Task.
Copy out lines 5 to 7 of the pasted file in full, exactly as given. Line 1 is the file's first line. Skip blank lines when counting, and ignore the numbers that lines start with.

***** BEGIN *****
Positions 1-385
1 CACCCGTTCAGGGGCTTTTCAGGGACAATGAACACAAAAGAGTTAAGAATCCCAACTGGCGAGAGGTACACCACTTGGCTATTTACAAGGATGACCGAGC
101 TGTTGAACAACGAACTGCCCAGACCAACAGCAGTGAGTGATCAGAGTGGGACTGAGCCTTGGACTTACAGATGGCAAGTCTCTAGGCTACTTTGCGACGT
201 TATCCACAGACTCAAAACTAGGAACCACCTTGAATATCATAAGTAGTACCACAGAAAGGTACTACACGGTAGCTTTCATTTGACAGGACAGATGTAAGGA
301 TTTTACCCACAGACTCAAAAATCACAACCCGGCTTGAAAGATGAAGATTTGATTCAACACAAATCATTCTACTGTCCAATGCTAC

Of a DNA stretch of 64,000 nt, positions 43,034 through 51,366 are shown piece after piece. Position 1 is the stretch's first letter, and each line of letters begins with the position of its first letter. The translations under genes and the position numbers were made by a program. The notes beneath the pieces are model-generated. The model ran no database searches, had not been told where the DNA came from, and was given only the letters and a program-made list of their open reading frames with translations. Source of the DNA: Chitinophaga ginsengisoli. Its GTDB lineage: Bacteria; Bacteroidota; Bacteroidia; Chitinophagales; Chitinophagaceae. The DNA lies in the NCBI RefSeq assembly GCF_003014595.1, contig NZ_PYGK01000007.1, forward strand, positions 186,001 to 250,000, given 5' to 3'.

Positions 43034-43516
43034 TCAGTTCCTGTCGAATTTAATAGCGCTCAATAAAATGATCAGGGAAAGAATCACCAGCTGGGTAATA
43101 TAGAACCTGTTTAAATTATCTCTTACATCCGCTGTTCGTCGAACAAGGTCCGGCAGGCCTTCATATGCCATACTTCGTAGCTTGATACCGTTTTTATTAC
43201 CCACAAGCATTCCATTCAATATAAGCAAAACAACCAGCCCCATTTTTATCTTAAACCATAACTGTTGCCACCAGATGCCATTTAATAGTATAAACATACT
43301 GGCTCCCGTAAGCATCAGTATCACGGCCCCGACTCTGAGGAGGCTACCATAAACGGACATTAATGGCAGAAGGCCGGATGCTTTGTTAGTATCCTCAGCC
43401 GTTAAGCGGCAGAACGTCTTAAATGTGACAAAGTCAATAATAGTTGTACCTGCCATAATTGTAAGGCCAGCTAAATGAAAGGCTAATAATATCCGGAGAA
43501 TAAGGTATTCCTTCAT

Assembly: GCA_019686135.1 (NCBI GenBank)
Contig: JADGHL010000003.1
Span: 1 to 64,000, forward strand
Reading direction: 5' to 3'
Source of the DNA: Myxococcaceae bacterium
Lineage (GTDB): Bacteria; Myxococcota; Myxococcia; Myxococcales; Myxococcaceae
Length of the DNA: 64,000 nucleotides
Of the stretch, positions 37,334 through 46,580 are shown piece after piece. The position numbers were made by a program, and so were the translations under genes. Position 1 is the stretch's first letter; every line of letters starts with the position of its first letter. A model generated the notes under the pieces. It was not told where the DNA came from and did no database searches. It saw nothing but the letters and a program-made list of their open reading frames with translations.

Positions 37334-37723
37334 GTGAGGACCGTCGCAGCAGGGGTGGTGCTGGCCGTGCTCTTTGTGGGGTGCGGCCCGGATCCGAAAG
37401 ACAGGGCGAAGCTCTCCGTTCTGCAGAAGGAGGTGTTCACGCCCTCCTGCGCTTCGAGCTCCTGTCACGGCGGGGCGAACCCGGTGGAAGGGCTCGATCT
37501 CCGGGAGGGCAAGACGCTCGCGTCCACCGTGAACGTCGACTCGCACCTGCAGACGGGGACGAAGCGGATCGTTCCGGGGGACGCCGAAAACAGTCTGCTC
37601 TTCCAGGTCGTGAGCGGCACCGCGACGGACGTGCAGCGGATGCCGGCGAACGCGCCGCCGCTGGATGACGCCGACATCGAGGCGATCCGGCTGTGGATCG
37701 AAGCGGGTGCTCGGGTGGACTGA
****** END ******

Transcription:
301 TTTTACCCACAGACTCAAAAATCACAACCCGGCTTGAAAGATGAAGATTTGATTCAACACAAATCATTCTACTGTCCAATGCTAC

Of a DNA stretch of 64,000 nt, positions 43,034 through 51,366 are shown piece after piece. Position 1 is the stretch's first letter, and each line of letters begins with the position of its first letter. The translations under genes and the position numbers were made by a program. The notes beneath the pieces are model-generated. The model ran no database searches, had not been told where the DNA came from, and was given only the letters and a program-made list of their open reading frames with translations. Source of the DNA: Chitinophaga ginsengisoli. Its GTDB lineage: Bacteria; Bacteroidota; Bacteroidia; Chitinophagales; Chitinophagaceae. The DNA lies in the NCBI RefSeq assembly GCF_003014595.1, contig NZ_PYGK01000007.1, forward strand, positions 186,001 to 250,000, given 5' to 3'.

Positions 43034-43516